Tag Archive: snow

Petticoat Junction

Image via Wikipedia

That’s one of those words (picked up from my New England friends) that perfectly fits today’s weather. Not a lot of snow but man is that cold wind wicked. You think you are prepared, parka – check, boots- check, gloves – check, and hat -check. Then you step outside and the wind zeroes right in on you. It howls around the corner, on the hunt for any exposed skin.

Eyes watering and cheeks burning I head to the barn for more firewood.  Along the way, I start singing  ‘Beast of Burden‘. Frozen puffs of breath puncuate the beat.  I’m counting on the cold keeping people inside, otherwise I would be a little more sotto voce in my vocalizations especially since I only know a few lines of the song. Okay, not even a few, just one, really. That is pretty much the case with my entire repertoire. I know one or two lines, at most. I try to make up for that deficiency with volume and enthusiasm. The real kicker is, the songs I do manage to remember, and remember fully are all those damn jingles from childhood and adolescence. More than a few of my brain cells are crammed full of that kind of dreck. Not Einstein’s Theory of Relativity, not the unedited works of Shakespeare…no, instead I am able to pull up the themes to ‘Petticoat Junction,’ ‘Green Acres,’ ‘The Patty Duke Show‘ and of course, ‘Mr. Ed.’

On my way back, wheelbarrow crammed full of stove wood, I check on the bird feeder. I have a battle raging with a neighborhood squirrel who has recently discovered the feeder. He has managed to figure out how to open the top where I pour in the seed and just sits there, gorging himself. Nearby an audience of seriously pissed off birds keep watch. I have countered each of his moves with my own devious ones, usually revolving around the use of duct tape. So now the once relatively attractive bird feeder is festooned with slabs of grey tape, in the faint hope it will keep the squirrel out.


photo by amjwrit

It has been a weird winter with precious little snow and warm temperatures. Having a few days of real winter weather now is refreshing and thhe snow is oh so  beautiful. There is something exhilarating about  the crisp clarity of really cold air. Even as it flash freezes my sinuses, it also seems to crystallize my thinking, sharpen my wits. Of course I am writing all this knowing full well there is little actual snow to shovel, and I  can retreat inside when I grow weary of being exhilarated. Then I can sit by the fire, mug of hot tea in hand and listen to the howling wind as my dog snores fitfully by my feet.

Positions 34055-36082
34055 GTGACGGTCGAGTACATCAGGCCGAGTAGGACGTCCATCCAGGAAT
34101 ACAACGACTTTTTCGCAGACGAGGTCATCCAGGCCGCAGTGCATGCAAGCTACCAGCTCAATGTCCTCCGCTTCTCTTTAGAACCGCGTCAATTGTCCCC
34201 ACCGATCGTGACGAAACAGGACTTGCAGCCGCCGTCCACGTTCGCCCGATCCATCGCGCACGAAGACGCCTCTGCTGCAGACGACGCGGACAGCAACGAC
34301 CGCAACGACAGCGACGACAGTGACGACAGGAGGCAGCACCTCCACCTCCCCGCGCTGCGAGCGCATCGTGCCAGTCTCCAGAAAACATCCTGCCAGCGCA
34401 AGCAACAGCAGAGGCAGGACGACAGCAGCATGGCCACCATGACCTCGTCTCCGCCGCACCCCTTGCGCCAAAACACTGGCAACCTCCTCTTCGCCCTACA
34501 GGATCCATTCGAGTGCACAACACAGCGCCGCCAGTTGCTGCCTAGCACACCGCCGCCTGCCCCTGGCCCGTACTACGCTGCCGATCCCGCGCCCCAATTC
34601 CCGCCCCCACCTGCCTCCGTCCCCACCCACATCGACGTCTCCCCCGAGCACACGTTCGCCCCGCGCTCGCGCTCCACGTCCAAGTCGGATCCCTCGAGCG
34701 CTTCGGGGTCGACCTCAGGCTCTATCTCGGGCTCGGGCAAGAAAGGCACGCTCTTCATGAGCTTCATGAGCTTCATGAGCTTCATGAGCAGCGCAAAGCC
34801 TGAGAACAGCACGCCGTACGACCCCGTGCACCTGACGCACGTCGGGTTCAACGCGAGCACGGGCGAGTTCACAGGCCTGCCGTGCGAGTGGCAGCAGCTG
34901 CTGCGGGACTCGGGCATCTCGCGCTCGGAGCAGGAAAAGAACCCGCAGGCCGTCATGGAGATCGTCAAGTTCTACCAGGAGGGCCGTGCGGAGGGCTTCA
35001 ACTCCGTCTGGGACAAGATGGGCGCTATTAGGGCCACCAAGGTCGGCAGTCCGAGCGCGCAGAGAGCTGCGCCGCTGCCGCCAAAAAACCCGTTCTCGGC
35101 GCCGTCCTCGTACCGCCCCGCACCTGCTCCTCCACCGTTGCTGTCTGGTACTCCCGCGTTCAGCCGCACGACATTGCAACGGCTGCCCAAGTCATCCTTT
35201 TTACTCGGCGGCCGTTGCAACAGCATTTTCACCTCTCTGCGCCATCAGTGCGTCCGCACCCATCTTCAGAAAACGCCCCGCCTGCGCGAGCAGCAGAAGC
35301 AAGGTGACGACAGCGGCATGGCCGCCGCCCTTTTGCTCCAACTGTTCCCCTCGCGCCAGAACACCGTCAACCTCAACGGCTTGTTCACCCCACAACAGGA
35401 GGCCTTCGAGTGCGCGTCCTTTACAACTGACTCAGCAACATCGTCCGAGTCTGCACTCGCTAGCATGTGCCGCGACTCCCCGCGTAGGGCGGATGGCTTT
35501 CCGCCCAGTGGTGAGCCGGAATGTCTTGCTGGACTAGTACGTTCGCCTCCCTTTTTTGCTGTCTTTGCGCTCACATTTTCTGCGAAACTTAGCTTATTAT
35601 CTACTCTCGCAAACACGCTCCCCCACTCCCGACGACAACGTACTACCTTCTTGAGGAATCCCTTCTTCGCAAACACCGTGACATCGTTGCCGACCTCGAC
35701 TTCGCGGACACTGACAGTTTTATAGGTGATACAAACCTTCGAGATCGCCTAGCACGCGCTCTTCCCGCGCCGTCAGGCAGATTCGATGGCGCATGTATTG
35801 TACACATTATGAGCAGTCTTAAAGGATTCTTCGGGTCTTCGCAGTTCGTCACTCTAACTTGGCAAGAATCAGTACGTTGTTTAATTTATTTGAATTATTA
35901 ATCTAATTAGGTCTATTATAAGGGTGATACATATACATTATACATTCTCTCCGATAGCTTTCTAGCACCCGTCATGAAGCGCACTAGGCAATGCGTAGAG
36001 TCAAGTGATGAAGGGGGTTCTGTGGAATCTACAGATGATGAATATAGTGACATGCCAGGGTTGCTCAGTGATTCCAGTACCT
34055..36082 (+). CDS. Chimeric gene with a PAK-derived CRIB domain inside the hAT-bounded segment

It started snowing earlier than predicted yesterday. Whopping big flakes, any one of which looked capable of taking down a moose. The temperature plummeted and with perfect timing we went to switch on the heat and… no heat, nada. I feel guilty writing that as I know millions are still without power. We were very fortunate and  lost it only briefly. Plus we have a wood stove for heat. In advance of the storm, I wheelbarrowed up a few loads of last year’s wood from the barn and piled it (well, dumped it really) in the garage.

A shopping trip was postponed as the weather and roads worsened and we settled in for a peaceful snow day. With the fire finally lit, no mean feat without kindling, and a chicken stew simmering in the crock pot, it was an ideal day for reading, resting, a game of scrabble and good conversation.

This morning kitted out with parka, gloves and warm knitted hat, I ventured into the backyard. The dogs and I crunched through the glazed snow and slowly walked the fence line. This was not powder so spotting tracks was not easy — for me at least. The only definitive evidence I found of an overnight visitor to  the yard was a solitary set of deer tracks on a direct line from one side of the property to the other. Probably heading for the apple tree next door.

Overhead a line of geese was headed somewhere, the rising sun reflecting off their plumage. To my eyes they seemed a bit off kilter and out of sorts. I imagined a lot of bitching going on up there about whose great idea it was to put off heading south for an extra week or two.

The sound of geese on the wing, especially in the early days of migration when I have not heard it for a while, tugs at my urge to be on the move. I never thought I would end up so close to the town I grew up in. I’ve lived in different places throughout my life and spent most of my time with one foot out the door. I always felt like I was on my way somewhere else. Maybe it was not so much on my way somewhere else but rather on my way to be someone else.

I am peaceful here and there has been a lot of healing and growth. I feel safe, cared for, loved…yet when the geese call I feel a yearning…for what I am not sure.